August 15th, 2017
Way back in the old days of Apple IIEs people could go to libraries or bookstores and borrow or buy books to code. Actually, they didn’t teach you anything. They were just a book for you to copy line by line codes to make a game or whatever else you need. It was well before the days of the internet and complex coding languages that we use today. Actually, there has been a curve now and some are becoming easier, but that is a blog for another day.
Back to the books. The books were in the programming language “BASIC.” BASIC goes something like this:
10 INPUT “What is the first number?”, A$
20 INPUT “What is the second number?”, B$
30 PRINT “The Total”, A$ + B$
40 GOTO 10
This will allow a user to enter two numbers and then the program will show the total.
But imagine 4,000 lines of this? Do you think you could learn to program by just copying this and then playing whatever you have copied? You would be amazed at the amount of people that actually did it this way.
In today’s day and age, you can go to the internet and ask Google whatever it is you want to do and it will give you some code made by someone else that you can copy and paste. The beauty of it is, there will usually be an explanation of how they came to this, and how it actually works attached.
So you can learn.
But in the old days, you just copied code and the logic of how to code (it was called programming in the old days), transferred from the keyboards to your brain.
The Most BASIC Programming
About 45% of all the emails sent over the internet are spam. And spam emails are costing businesses more than $20.5 billion annually, with this cost expected to rise to $257 billion within a few years. The FBI addresses these cases as Businesses E-Mail Compromises (BEC), asserting that they are an emerging global threat, with 22,143 cases of BEC being reported to them over the span of 3 years, amounting to $3 billion in fraudulent transfers.
FBI provides noteworthy real-life examples of Business E-Mail Compromise on their website, highlight how easy it is for an average employee to fail to detect these fraudulent emails among the sea of other important business emails. Spammers exploit this situation to craft emails that looks exactly like a legitimate email, sent from someone important with a strong sense of urgency, giving the busy employee no time to verify the authenticity of the email. For example, an accountant in a US company received a fraudulent wire transfer request for $737,000 to a Bank in China that included the CEO’s signature over the company seal. The email looked exactly like all the previous fund transfer requests, making it impossible for the accountant to recognise it as spam, leading to a huge financial loss to the organisation.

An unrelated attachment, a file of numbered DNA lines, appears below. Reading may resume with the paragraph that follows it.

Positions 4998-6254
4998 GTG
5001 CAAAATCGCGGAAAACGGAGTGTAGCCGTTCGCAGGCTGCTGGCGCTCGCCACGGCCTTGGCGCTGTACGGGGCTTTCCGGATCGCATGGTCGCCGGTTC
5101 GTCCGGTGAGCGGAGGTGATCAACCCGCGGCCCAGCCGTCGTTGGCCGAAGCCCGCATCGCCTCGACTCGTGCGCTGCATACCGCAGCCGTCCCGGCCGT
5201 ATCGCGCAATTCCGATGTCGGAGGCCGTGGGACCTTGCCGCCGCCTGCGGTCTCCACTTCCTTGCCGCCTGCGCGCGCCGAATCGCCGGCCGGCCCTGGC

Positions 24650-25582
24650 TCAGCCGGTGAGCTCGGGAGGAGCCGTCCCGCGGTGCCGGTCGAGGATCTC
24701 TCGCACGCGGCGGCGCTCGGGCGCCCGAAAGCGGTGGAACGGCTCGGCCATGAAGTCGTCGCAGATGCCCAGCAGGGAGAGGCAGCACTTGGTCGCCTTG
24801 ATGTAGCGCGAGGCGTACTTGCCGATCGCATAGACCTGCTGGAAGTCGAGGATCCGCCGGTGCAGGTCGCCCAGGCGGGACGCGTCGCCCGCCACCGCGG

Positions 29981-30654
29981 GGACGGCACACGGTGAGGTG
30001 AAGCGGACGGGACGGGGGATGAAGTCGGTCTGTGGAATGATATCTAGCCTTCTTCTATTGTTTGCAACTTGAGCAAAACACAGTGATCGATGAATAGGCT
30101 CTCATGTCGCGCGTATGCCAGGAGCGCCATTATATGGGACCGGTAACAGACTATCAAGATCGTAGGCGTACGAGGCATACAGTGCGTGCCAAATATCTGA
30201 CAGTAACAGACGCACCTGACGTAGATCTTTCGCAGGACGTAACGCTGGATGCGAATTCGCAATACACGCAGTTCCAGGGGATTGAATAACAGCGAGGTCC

An important solution that businesses can employ to combat such BEC’s is digitally signing all intraoffice emails. Digital Signatures assures the recipient of the email of the identity of the sender and of the integrity of the message received. The security goals that it fulfils are authentication, integrity and non-repudiation. In simple words, the email is unmodified and sent by the person who claims to be the sender.
Digital signatures work based on the principle of asymmetric cryptography. Basically, two keys are generated per user: a public key and a private key. The sender signs the email using their private key and the receiver can verify the authenticity of the email by matching the public key of the sender with the public key that is published online. So the private key is known only to the user and is used for signing the email. Meanwhile, the public key is known to everyone and can be used to assure the receiver of the identity of the sender.
So now you know why we need digital signatures and how they technically work. In the next article, you’ll learn how to implement them in your everyday email communication for one of the most frequently used email clients: Outlook.